English Satires

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William Henry Oliphant Smeaton
Books for Libraries Press, 1899 - Satire, English - 298 pages

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Page 128 - Whether in florid impotence he speaks, And, as the prompter breathes, the puppet squeaks; Or at the ear of Eve, familiar Toad, Half froth, half venom, spits himself abroad, In puns, or politics, or tales, or lies, Or spite, or smut, or rhymes, or blasphemies.
Page 182 - Though they may gang a kennin wrang, To step aside is human : One point must still be greatly dark, The moving Why they do it ; And just as lamely can ye mark, How far perhaps they rue it. Who made the heart, 'tis He alone Decidedly can try us, He knows each chord its various tone, Each spring its various bias : Then at the balance let's be mute, We never can adjust it; What's...
Page 140 - Speak thou whose thoughts at humble peace repine, Shall Wolsey's wealth, with Wolsey's end, be thine ? Or liv'st thou now, with safer pride content, The wisest justice on the banks of Trent ? For why did Wolsey, near the steeps of fate, On weak foundations raise th...
Page 147 - My Lord, I have been lately informed, by the proprietor of The World, that two papers, in which my Dictionary is recommended to the public, were written by your Lordship. To be so distinguished, is an honor, which, being very little accustomed to favors from the great, I know not well how to receive, or in what terms to acknowledge.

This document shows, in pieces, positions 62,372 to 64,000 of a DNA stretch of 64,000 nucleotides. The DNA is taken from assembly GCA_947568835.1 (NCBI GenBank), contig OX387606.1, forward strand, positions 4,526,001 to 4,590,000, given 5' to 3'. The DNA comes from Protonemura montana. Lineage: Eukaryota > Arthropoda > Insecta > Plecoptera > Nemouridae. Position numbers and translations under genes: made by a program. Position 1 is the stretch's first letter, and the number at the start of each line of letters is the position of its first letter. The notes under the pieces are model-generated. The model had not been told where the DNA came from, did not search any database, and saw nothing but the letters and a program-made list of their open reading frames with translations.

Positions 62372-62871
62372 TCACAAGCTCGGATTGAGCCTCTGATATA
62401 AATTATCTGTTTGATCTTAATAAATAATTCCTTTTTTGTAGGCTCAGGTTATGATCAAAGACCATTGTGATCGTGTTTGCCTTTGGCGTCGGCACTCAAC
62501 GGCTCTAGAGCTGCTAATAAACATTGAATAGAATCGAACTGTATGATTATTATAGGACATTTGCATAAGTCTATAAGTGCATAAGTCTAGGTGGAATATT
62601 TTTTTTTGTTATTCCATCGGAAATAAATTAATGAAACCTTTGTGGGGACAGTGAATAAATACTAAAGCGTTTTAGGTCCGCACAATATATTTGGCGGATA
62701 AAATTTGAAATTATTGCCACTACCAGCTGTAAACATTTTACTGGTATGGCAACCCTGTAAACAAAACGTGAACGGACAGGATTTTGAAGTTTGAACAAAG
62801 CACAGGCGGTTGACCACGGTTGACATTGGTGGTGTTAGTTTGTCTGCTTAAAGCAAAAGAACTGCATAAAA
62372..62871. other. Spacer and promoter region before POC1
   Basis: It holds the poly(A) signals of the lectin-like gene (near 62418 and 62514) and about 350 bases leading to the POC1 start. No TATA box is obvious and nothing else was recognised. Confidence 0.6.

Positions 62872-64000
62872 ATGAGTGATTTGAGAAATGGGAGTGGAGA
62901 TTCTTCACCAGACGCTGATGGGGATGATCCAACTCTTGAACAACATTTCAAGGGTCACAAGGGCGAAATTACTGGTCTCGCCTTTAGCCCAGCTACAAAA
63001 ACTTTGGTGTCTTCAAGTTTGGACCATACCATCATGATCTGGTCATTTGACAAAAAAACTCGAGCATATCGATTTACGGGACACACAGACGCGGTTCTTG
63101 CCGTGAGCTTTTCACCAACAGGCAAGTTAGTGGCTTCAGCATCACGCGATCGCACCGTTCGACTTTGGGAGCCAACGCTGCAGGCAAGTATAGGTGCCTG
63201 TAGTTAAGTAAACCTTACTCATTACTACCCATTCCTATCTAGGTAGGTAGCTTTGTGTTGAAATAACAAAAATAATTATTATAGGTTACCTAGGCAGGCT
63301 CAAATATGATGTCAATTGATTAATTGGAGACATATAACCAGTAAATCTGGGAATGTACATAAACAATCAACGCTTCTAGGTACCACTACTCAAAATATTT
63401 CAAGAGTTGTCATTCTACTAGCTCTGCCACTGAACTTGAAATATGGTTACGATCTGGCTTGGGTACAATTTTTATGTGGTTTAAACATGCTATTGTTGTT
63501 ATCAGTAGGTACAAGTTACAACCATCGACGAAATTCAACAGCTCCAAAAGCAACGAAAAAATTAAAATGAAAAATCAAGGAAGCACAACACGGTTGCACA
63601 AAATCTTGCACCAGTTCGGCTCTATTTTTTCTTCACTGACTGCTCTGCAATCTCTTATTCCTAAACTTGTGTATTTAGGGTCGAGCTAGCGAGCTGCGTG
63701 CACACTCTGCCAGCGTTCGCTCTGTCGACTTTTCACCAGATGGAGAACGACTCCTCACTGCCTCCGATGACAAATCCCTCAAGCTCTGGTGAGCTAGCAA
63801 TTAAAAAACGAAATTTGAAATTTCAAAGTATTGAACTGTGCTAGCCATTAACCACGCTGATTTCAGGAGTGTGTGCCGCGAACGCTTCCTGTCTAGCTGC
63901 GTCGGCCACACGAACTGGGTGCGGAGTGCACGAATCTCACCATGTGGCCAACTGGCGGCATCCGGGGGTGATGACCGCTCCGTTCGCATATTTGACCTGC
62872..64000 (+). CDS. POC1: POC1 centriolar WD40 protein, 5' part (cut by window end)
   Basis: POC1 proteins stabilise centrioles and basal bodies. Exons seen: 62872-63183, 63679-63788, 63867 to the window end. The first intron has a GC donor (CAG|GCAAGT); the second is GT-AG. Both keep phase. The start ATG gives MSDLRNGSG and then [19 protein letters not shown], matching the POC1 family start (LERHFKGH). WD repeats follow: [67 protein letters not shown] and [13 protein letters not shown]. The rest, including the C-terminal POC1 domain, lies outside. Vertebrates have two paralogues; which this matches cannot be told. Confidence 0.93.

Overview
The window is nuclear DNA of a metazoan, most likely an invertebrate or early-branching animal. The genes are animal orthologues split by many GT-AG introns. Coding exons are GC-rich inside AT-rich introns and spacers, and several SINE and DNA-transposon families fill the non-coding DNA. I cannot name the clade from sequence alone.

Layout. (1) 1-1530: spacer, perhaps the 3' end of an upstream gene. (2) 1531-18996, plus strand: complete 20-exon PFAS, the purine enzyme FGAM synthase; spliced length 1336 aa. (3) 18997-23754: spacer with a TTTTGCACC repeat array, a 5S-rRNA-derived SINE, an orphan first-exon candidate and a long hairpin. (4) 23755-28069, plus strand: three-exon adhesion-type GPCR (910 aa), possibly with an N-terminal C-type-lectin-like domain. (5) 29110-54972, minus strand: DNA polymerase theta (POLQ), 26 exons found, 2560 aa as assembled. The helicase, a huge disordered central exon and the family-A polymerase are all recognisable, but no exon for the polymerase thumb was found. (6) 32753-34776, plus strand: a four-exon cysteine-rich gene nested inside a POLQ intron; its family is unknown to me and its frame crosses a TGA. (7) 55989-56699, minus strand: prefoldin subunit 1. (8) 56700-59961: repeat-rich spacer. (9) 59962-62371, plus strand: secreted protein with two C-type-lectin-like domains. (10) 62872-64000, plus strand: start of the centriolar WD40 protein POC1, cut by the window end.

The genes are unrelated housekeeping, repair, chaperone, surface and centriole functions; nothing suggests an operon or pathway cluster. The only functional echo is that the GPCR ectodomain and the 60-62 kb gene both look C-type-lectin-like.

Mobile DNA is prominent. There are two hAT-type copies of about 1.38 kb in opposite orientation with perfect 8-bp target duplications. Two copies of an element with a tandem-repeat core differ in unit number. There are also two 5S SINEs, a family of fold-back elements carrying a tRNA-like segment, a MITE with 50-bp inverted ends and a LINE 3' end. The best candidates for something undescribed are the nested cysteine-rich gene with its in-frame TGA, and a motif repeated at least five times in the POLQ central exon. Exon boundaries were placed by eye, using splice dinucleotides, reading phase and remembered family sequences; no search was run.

Page 150 - Who, born for the universe, narrow'd his mind, And to party gave up what was meant for mankind: Tho' fraught with all learning, yet straining his throat To persuade Tommy Townshend to lend him a vote ; Who, too deep for his hearers, still went on refining, And thought of convincing, while they thought of dining; Though equal...
Page 152 - Though secure of our hearts, yet confoundedly sick If they were not his own by finessing and trick: He cast off his friends as a huntsman his pack, For he knew when he pleased he could whistle them back.
Page 36 - WHEN civil dudgeon first grew high, And men fell out, they knew not why ; When hard words, jealousies, and fears, Set folks together by the ears, And made them fight, like mad or drunk, For Dame Religion, as for punk ; VOL.
Page 51 - But Shadwell never deviates into sense. Some beams of wit on other souls may fall, Strike through and make a lucid interval ; But Shadwell's genuine night admits no ray, His rising fogs prevail upon the day.
Page 125 - Proud as Apollo on his forked hill, Sate full-blown Bufo puffd by ev'ry quill; Fed with soft Dedication all day long, Horace and he went hand in hand in song.
Page 51 - Through all the realms of Nonsense absolute. This aged prince, now flourishing in peace, And blest with issue of a large increase, Worn out with business, did at length debate To settle the succession of the...

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